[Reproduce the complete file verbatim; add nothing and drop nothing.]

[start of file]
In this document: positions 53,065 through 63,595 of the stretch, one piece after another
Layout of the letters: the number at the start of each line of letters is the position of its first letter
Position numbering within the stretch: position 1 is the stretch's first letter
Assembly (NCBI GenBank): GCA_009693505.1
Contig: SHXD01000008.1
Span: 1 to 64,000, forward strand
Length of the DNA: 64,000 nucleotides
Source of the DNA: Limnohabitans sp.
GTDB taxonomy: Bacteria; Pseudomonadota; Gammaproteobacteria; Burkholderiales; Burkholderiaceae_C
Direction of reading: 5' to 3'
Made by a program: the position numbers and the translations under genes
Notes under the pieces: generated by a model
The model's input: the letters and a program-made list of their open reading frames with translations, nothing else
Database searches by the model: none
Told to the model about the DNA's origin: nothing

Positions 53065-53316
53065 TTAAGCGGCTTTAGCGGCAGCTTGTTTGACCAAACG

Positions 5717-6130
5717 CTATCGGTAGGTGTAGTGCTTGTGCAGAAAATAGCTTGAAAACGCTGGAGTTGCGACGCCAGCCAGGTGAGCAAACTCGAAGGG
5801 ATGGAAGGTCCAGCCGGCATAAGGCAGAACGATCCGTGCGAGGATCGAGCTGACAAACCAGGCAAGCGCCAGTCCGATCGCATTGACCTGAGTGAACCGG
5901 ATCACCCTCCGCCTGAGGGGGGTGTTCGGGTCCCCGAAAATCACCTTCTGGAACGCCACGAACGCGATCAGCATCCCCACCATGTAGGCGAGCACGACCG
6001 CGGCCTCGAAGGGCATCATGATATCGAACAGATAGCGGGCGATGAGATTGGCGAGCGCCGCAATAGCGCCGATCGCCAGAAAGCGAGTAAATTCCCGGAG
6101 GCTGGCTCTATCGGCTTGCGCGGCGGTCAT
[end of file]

In this document: positions 53,065 through 63,595 of the stretch, one piece after another
Layout of the letters: the number at the start of each line of letters is the position of its first letter
Position numbering within the stretch: position 1 is the stretch's first letter
Assembly (NCBI GenBank): GCA_009693505.1
Contig: SHXD01000008.1
Span: 1 to 64,000, forward strand
Length of the DNA: 64,000 nucleotides
Source of the DNA: Limnohabitans sp.
GTDB taxonomy: Bacteria; Pseudomonadota; Gammaproteobacteria; Burkholderiales; Burkholderiaceae_C
Direction of reading: 5' to 3'
Made by a program: the position numbers and the translations under genes
Notes under the pieces: generated by a model
The model's input: the letters and a program-made list of their open reading frames with translations, nothing else
Database searches by the model: none
Told to the model about the DNA's origin: nothing

Positions 53065-53316
53065 TTAAGCGGCTTTAGCGGCAGCTTGTTTGACCAAACG

Positions 5717-6130
5717 CTATCGGTAGGTGTAGTGCTTGTGCAGAAAATAGCTTGAAAACGCTGGAGTTGCGACGCCAGCCAGGTGAGCAAACTCGAAGGG
5801 ATGGAAGGTCCAGCCGGCATAAGGCAGAACGATCCGTGCGAGGATCGAGCTGACAAACCAGGCAAGCGCCAGTCCGATCGCATTGACCTGAGTGAACCGG
5901 ATCACCCTCCGCCTGAGGGGGGTGTTCGGGTCCCCGAAAATCACCTTCTGGAACGCCACGAACGCGATCAGCATCCCCACCATGTAGGCGAGCACGACCG
6001 CGGCCTCGAAGGGCATCATGATATCGAACAGATAGCGGGCGATGAGATTGGCGAGCGCCGCAATAGCGCCGATCGCCAGAAAGCGAGTAAATTCCCGGAG
6101 GCTGGCTCTATCGGCTTGCGCGGCGGTCAT